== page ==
Dulcamara consists of the stems and branches of Solanum Dulcamara, Linn. (N.O. Solanaceae), a shrubby plant with long climbing stems, common in the hedges and thickets of England. The stems are gathered when the plants are about two or three years old. They are then cut into short pieces and dried. The drug occurs in commerce in short cylindrical pieces about 6 millimetres in diameter. They are of a light green or brownish-yellow colour, glabrous, bear alternate scars, and are longitudinally furrowed and wrinkled. The outer layer is glossy and can easily be removed by scraping, disclosing a greenish cortex. The stems are usually hollow in the centre and the wood of old pieces exhibits annual rings. The odour is slight, the taste at first bitter, then sweet.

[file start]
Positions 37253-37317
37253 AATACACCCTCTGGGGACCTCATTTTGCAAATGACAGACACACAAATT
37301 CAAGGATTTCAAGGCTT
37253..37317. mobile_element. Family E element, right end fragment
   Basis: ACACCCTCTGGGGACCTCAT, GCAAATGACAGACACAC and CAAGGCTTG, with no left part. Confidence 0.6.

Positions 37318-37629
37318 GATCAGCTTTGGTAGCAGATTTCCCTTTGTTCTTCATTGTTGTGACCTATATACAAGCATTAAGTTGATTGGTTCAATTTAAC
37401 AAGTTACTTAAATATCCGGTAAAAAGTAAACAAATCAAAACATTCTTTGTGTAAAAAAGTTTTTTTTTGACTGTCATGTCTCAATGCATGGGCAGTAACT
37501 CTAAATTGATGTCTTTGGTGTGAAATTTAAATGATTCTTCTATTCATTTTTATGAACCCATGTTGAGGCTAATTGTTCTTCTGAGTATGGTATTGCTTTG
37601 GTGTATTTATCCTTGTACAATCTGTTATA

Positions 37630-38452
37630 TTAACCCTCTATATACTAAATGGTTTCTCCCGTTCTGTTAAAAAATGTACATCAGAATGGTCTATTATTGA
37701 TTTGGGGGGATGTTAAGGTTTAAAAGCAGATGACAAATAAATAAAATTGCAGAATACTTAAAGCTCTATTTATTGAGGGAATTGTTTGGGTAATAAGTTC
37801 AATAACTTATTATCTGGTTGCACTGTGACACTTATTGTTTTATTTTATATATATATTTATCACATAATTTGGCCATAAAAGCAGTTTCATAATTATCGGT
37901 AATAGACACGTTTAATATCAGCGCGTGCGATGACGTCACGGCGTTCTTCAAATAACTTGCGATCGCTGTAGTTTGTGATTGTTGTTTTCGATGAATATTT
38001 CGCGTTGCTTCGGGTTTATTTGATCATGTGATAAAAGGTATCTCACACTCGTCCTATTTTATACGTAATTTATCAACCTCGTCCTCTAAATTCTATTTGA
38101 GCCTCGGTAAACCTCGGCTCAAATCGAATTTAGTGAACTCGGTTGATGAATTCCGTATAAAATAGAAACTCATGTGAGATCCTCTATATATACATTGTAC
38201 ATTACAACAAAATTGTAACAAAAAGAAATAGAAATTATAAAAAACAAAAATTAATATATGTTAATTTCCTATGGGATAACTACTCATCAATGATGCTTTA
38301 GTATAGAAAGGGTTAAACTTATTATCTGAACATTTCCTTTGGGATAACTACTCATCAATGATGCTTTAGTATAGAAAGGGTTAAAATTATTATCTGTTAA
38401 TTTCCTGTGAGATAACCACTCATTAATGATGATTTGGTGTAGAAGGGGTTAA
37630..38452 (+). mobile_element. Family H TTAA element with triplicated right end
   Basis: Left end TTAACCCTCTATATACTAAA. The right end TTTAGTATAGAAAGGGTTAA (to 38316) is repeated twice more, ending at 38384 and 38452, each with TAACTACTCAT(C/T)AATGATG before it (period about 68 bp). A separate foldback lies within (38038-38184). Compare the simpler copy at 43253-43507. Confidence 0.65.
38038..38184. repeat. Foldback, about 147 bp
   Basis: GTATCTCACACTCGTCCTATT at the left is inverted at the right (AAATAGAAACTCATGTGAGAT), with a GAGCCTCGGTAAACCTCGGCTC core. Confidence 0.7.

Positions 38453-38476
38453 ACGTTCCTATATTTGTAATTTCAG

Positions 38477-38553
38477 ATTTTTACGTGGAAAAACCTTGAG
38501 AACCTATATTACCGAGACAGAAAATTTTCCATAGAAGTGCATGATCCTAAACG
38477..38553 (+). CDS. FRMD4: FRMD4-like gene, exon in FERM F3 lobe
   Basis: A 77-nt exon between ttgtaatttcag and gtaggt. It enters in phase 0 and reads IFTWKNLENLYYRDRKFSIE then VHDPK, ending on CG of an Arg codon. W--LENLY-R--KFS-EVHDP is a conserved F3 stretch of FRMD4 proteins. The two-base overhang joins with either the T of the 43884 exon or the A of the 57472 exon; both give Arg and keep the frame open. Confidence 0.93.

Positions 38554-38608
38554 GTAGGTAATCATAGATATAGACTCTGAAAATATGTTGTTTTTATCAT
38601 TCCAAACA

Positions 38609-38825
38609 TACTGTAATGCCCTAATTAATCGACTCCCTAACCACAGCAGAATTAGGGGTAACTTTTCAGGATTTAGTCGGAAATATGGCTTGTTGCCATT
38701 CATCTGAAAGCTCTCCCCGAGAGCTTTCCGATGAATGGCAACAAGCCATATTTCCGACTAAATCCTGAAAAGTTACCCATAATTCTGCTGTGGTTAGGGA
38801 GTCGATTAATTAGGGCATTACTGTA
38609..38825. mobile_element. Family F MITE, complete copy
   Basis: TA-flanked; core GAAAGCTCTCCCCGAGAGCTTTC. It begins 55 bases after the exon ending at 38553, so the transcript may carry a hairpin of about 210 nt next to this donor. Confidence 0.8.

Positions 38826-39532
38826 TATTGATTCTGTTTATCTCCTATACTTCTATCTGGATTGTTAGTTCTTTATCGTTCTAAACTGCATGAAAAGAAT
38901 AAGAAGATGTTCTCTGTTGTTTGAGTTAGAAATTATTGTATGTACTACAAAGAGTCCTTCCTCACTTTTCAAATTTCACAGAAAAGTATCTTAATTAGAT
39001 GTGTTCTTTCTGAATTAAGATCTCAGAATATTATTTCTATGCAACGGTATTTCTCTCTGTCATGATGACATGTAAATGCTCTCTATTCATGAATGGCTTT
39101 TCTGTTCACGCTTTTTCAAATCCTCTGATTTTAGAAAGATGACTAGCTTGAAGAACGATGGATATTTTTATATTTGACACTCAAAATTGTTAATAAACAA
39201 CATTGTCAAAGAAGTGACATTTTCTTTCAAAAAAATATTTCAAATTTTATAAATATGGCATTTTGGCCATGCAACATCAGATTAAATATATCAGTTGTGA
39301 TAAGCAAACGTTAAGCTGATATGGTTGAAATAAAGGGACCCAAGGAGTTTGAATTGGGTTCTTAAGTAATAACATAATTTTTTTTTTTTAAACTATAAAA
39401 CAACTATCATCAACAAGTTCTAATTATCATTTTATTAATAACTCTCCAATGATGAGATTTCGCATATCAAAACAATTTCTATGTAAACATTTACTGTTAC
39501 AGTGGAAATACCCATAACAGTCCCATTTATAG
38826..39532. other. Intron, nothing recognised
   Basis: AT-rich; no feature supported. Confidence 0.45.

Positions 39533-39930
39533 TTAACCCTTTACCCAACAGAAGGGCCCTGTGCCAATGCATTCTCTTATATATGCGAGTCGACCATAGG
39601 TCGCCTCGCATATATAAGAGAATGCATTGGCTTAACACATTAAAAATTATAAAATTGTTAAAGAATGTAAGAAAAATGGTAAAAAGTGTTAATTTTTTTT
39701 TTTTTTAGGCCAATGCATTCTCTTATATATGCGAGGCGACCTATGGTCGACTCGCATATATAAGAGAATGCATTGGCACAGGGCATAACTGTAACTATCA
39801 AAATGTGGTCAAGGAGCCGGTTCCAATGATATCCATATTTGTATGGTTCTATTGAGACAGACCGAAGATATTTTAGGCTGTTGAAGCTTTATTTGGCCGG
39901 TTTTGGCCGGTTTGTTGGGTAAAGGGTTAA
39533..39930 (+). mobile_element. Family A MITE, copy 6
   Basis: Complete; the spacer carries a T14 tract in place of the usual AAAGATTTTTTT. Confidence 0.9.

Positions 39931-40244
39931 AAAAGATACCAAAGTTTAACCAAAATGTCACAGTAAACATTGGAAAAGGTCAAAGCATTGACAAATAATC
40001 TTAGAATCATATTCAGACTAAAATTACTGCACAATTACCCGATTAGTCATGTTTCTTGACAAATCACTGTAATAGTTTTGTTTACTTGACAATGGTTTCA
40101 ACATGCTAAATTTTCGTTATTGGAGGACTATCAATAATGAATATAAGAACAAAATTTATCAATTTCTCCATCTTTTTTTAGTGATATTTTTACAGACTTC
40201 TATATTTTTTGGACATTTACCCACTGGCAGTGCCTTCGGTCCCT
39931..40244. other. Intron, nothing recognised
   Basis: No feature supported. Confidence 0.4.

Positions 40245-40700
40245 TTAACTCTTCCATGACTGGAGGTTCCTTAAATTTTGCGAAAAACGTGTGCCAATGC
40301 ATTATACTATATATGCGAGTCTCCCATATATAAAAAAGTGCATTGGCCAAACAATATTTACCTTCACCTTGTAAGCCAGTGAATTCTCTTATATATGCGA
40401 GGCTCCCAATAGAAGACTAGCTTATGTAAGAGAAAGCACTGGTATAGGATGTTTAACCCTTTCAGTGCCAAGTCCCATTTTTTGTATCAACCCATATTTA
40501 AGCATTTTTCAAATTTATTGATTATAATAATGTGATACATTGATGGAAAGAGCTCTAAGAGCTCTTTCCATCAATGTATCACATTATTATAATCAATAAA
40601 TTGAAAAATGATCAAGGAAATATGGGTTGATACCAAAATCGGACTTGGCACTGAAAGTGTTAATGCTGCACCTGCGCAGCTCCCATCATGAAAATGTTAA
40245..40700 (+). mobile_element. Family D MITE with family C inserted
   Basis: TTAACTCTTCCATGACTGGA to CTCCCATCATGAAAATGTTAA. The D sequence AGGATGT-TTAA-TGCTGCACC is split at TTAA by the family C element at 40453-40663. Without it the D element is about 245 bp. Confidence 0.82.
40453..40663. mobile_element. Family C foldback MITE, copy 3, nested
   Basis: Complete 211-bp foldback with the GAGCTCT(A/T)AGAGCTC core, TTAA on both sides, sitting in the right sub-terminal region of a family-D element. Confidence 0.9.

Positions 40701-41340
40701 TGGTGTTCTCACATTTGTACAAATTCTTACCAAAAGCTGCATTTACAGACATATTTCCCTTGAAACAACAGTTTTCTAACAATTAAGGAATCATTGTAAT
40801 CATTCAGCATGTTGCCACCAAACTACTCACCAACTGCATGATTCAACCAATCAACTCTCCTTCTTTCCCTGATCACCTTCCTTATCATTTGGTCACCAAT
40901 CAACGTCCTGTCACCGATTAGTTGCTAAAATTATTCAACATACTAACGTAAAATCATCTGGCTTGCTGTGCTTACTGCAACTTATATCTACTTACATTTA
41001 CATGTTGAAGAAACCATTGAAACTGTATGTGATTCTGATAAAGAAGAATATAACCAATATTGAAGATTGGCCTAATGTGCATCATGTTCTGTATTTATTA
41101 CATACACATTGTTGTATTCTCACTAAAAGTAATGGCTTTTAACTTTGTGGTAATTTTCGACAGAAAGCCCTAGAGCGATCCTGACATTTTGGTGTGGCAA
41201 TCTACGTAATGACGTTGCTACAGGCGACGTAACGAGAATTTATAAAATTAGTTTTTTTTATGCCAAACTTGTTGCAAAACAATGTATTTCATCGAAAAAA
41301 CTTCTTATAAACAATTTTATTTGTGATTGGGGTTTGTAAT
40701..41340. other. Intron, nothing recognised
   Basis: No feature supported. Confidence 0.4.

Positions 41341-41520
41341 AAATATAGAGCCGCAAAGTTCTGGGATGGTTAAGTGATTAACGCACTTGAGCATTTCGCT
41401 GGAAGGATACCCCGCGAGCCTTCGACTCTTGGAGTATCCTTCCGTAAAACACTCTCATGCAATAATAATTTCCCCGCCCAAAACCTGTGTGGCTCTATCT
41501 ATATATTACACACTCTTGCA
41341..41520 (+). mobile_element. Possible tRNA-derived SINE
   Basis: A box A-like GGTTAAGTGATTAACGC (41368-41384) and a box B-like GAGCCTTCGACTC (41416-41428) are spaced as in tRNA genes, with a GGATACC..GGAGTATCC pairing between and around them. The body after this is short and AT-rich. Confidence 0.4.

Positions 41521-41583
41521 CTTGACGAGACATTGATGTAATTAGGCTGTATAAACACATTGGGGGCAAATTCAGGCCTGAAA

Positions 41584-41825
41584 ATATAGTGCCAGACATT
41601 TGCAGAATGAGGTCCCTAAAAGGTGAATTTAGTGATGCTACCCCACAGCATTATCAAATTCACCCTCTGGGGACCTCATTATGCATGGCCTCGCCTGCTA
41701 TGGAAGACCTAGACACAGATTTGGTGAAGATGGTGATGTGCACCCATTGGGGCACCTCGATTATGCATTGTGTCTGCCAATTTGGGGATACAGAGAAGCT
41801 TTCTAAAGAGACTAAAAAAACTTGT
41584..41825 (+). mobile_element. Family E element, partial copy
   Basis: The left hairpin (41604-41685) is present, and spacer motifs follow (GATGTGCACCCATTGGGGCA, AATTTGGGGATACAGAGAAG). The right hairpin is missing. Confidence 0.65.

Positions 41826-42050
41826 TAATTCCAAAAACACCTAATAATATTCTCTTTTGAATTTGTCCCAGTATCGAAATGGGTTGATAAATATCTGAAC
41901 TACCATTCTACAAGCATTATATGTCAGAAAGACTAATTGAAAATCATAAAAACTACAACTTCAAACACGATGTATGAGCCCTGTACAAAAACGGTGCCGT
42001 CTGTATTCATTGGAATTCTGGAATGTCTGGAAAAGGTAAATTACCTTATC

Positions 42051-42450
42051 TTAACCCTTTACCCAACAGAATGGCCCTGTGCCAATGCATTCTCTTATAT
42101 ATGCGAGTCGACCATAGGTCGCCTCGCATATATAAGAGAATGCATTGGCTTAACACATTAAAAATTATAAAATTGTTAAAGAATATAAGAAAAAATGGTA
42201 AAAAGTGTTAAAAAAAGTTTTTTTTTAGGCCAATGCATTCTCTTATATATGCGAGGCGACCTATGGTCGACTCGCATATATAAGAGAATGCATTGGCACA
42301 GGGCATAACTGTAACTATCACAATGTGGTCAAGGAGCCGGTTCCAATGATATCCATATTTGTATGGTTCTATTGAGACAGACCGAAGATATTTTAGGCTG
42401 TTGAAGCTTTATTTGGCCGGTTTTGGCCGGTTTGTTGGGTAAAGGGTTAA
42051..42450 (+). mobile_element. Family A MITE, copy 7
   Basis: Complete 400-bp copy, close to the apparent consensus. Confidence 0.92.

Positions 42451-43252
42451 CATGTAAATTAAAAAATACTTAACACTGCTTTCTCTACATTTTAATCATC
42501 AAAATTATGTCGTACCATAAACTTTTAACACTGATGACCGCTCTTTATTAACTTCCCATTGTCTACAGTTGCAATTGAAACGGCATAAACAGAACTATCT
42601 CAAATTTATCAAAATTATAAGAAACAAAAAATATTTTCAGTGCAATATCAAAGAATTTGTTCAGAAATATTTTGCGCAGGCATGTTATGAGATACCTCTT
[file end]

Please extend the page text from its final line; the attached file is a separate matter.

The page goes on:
Constituents.—The chief constituent of dulcamara is the amorphous glucoside dulcamarin, to which the bitter-sweet taste is due. The drug also contains the glucosidal alkaloid solanine. Dulcamarin yields on hydrolysis dulcamaretin and sugar, whilst solanine yields solanidine and rhamnose.
Action and Uses.—Dulcamara was formerly a popular remedy for chronic rheumatism and for obstinate skin eruptions. A fresh infusion or decoction is made of a strength of 1 ounce of the herb to 1/2 pint of water, the dose being a wineglassful two or three times daily. An extract and a liquid extract (1 in 1) have been used abroad. The latter is given in doses of 2 to 4 mils (30 to 60 minims).
- Infusum Dulcamarae, B.P.C.—INFUSION OF DULCAMARA. 1 to 10.
- Used as a mild sedative and hypnotic, but its value is doubtful. Dose.—30 to 60 mils (1 to 2 fluid ounces).
The British Pharmaceutical Codex, 1911, was published by direction of the Council of the Pharmaceutical Society of Great Britain.